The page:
I’ve had my new Tombow MONO Drawing Pencils for several weeks now. If you’ve been following along on my art journey, you’ll remember my initial thoughts about buying them. Did I really deserve professional quality drawing pencils?
Maybe. Maybe not. But I felt I deserved something for the long hours of drawing practice I put in over the summer, so I bought the pencils, and I’m very pleased with them.
But what does one do with a nice set of professional quality drawing pencils? If you’re someone like me, someone who’s only now learning to draw, you sharpen a few of those pencils and have fun playing around with them.
I’m not qualified to give a thorough review of the pencils, but I can share a little information about them.
From the Tombow website:
“Professional quality drawing pencils are crafted with the highest quality materials. Extra-refined, high density graphite encased in premium hard cedar wood. Perfectly centered lead core adhered throughout entire woodcase, making pencil break resistant and ensures even sharpening. Progressive degrees range from 6B – 4H. Easily erase graphite pencil marks with the included light touch plastic eraser. Set includes 12 pencils, plastic eraser and pencil sharpener.”
The set contains 12 degrees: 4H, 3H, 2H, H, F, HB, B, 2B, 3B, 4B, 5B and 6B
I do like the pencils. I can tell that they’re higher-quality than the inexpensive drawing pencils I’ve used before, and I am looking forward to using this set.
Getting my new pencils seemed like a perfect time to start anew with graphite drawing and work once again on basic techniques. So back to the how-to-draw books I went, right back to the essential elements of art.
In addition to my little “Circle of Lines” illustration, I played around with space/negative space, creating textures, and shading techniques for different values. Although colored graphite is available, I’m keeping my basic practice studies to a few shades of gray, and I used my Tombow pencils to make a graphite value scale.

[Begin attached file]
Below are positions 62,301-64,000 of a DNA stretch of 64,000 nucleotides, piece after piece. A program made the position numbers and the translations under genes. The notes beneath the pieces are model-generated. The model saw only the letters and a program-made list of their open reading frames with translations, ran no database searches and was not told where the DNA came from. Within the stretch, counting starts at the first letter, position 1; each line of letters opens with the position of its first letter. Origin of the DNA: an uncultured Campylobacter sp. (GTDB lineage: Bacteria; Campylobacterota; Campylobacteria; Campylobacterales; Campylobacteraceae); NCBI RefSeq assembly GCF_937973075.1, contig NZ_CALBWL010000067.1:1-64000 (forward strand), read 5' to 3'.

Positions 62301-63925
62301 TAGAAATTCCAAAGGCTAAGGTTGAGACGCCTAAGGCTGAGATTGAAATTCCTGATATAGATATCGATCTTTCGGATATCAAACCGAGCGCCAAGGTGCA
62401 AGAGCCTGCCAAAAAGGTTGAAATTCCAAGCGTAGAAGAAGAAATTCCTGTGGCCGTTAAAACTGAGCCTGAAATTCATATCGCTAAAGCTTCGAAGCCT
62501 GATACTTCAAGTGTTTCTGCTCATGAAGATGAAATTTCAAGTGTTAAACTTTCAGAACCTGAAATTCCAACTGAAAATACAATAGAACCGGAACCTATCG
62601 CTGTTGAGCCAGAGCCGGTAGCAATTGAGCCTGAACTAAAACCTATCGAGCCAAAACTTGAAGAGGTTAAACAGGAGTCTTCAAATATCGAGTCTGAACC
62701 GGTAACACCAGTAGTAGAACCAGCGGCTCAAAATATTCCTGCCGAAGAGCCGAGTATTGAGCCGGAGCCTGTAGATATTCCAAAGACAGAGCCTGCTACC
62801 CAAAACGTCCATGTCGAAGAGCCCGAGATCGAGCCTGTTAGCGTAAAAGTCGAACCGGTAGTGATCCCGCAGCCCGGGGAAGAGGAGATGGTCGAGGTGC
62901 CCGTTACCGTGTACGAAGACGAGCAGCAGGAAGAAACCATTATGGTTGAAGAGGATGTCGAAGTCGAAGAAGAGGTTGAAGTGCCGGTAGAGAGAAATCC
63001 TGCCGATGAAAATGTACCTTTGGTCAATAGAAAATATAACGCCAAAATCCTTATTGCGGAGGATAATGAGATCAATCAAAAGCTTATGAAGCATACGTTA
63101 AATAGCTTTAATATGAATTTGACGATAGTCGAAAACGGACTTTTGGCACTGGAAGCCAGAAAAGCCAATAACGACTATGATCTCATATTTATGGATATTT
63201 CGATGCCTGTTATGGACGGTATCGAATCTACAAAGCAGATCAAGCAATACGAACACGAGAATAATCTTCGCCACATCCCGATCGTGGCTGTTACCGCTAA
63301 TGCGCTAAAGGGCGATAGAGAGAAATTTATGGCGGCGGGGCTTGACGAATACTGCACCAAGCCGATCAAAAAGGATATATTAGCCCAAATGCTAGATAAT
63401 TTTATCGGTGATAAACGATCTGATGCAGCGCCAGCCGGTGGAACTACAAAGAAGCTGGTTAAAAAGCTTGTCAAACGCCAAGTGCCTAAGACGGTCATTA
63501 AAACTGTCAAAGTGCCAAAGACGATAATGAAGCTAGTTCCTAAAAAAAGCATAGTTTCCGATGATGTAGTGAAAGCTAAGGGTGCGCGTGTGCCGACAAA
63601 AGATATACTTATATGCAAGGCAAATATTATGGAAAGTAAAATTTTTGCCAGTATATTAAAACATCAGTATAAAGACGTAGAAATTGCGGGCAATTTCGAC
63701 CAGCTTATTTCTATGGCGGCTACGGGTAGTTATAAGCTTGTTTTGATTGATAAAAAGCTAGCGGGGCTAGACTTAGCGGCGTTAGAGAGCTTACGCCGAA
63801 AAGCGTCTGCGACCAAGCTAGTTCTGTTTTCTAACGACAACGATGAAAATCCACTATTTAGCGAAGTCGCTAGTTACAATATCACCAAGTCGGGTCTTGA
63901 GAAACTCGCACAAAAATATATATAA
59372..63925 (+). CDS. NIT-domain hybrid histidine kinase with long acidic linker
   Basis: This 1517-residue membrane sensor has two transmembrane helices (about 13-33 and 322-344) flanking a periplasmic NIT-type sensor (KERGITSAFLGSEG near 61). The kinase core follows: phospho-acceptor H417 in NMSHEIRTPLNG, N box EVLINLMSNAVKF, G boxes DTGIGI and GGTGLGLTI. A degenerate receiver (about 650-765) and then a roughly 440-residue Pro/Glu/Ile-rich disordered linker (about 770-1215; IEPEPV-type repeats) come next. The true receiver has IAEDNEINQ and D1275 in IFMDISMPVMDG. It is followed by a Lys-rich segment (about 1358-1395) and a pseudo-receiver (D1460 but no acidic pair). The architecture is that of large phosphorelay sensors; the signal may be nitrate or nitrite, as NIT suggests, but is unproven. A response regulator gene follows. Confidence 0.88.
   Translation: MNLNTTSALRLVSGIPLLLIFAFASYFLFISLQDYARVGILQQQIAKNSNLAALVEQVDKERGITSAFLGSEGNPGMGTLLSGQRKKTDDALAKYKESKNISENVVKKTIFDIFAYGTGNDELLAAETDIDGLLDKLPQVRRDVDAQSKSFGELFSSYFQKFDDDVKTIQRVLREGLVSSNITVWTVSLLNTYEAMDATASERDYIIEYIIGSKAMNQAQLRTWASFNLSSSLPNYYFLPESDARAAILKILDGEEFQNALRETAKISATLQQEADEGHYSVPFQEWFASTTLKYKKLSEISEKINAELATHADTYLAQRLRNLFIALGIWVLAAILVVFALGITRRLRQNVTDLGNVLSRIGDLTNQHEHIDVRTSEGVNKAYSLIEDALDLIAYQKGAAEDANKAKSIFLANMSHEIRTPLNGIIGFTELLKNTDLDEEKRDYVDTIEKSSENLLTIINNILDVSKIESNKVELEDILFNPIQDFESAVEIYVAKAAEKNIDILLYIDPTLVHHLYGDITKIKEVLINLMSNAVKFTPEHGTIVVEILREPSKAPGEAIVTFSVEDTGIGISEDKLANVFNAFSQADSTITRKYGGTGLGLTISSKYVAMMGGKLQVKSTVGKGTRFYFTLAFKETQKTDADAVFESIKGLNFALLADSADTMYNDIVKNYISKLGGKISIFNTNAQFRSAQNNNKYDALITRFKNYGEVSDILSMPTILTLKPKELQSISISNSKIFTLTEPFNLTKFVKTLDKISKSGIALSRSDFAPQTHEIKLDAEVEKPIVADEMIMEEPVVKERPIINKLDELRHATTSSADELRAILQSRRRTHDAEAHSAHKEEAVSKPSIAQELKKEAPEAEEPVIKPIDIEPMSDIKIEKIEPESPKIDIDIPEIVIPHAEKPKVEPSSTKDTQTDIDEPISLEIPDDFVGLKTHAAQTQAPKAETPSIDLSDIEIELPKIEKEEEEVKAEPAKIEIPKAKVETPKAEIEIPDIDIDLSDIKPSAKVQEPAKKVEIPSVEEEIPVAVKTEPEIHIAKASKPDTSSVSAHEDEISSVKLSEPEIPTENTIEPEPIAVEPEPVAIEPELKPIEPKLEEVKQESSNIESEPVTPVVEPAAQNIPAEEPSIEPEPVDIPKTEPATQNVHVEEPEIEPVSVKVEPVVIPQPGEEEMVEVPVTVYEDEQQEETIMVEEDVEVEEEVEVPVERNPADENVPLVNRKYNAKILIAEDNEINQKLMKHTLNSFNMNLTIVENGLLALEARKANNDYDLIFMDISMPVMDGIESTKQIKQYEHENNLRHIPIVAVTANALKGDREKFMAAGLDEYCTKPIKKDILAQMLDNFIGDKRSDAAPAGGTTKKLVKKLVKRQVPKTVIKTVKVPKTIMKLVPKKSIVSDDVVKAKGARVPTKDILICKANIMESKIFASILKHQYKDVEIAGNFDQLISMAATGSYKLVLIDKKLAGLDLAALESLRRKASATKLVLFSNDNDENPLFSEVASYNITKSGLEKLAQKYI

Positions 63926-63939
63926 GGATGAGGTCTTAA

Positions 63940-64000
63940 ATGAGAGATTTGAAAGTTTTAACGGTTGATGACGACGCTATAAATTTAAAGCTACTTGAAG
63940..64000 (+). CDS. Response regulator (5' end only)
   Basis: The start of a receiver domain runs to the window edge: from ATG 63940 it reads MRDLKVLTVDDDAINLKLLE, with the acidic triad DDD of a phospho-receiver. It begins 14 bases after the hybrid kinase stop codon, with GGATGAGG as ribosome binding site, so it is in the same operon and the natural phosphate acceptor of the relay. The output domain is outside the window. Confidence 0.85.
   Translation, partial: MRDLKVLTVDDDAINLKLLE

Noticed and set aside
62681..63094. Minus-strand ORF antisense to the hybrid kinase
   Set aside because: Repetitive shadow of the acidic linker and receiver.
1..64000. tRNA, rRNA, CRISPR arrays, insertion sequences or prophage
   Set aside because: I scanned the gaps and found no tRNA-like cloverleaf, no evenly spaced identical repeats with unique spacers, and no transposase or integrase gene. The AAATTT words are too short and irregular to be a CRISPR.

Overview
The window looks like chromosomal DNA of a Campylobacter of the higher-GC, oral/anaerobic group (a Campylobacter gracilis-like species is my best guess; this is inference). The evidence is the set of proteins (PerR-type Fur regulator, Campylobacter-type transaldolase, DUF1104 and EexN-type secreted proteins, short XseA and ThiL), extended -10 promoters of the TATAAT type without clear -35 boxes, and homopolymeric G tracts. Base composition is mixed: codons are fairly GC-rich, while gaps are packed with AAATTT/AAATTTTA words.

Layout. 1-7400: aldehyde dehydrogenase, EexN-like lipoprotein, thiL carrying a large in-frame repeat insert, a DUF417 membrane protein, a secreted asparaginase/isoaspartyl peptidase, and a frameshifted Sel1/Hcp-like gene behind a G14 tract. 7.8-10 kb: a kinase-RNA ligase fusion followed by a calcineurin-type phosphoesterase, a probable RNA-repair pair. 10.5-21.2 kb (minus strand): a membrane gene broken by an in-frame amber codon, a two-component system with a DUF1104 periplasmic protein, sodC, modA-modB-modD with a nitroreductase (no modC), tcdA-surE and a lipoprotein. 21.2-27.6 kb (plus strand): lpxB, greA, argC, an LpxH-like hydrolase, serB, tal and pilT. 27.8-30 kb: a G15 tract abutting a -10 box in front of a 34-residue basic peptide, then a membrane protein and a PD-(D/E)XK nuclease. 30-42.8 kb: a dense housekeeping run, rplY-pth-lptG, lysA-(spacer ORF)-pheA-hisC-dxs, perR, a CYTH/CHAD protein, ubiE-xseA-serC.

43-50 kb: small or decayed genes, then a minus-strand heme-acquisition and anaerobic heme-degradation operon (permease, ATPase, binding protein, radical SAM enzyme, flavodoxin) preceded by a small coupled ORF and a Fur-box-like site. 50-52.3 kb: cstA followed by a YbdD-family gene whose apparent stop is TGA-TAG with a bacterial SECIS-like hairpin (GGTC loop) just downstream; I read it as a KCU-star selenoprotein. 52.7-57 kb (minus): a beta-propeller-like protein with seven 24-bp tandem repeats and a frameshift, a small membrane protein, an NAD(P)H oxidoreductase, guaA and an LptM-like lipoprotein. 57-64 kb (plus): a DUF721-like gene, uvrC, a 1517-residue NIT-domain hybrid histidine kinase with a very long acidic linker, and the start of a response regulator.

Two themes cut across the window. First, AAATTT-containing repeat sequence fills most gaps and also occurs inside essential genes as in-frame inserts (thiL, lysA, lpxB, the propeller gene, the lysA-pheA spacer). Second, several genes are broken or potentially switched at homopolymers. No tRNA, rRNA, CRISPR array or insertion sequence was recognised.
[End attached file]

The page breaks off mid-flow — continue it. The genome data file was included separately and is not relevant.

Each morning — after a few moments of mindfulness and meditation — I sit down at my drawing table and make a few simple illustrations. I’ve done birds — like the paloma blanca for our September Draw-a-Bird day — fishes, bunnies, and more. These aren’t highly realistic drawing. They’re just simple line drawings with a minimum of shading, and that in itself is one of the things I enjoy most about graphite. It can be so very simple.
Graphite drawings, of course, can be highly detailed, but as a morning “let’s get started” exercise, a few simple little line drawings or scribbles makes for a great way to start the day.
Some people do calisthenics every morning. I do art exercises. Here are a few ideas:
- Create a graphite value scale. Sure, you’ve probably done it before, but can we ever do this too much? It’s a great warm-up exercise before doing detailed graphite drawings.
- Play around with creating textures. Can you create believable fur? Hair? Wood? How many different textures can you make with your graphite pencils?
- Practice making basic geometric shapes. Draw simple squares, circles, and try one of those dreaded ellipses. Make rectangles, triangles, hearts and stars.
- Make a few organic shapes. Squiggle, scribble, and play. Drawing really can be fun!
- Practice line quality — as I did in the illustration above. We can have solid lines or broken lines, thick lines, thin lines, light lines, dark lines, and lots of combinations thereof!
- Go back to shapes and turn them into forms. Use shading techniques to make spheres from your circles. Turn your simple square into a box. Take your organic shapes and turn them into weird forms, as well.
- Have fun making simple line drawings.
- Create patterns and designs using the various elements of art.
Here’s one little practice piece I put together using simple shapes, texture, and value.
I’m quite happy with my new drawing pencils, and I enjoy limbering up my drawing muscles with my morning exercises.
How do you warm up before drawing and painting?